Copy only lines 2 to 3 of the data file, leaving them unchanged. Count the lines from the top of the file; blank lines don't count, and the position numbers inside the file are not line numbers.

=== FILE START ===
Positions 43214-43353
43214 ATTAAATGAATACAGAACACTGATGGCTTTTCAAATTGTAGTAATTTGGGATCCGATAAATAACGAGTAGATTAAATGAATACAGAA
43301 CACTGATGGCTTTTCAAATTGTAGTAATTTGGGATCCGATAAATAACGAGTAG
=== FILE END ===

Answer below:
43214 ATTAAATGAATACAGAACACTGATGGCTTTTCAAATTGTAGTAATTTGGGATCCGATAAATAACGAGTAGATTAAATGAATACAGAA
43301 CACTGATGGCTTTTCAAATTGTAGTAATTTGGGATCCGATAAATAACGAGTAG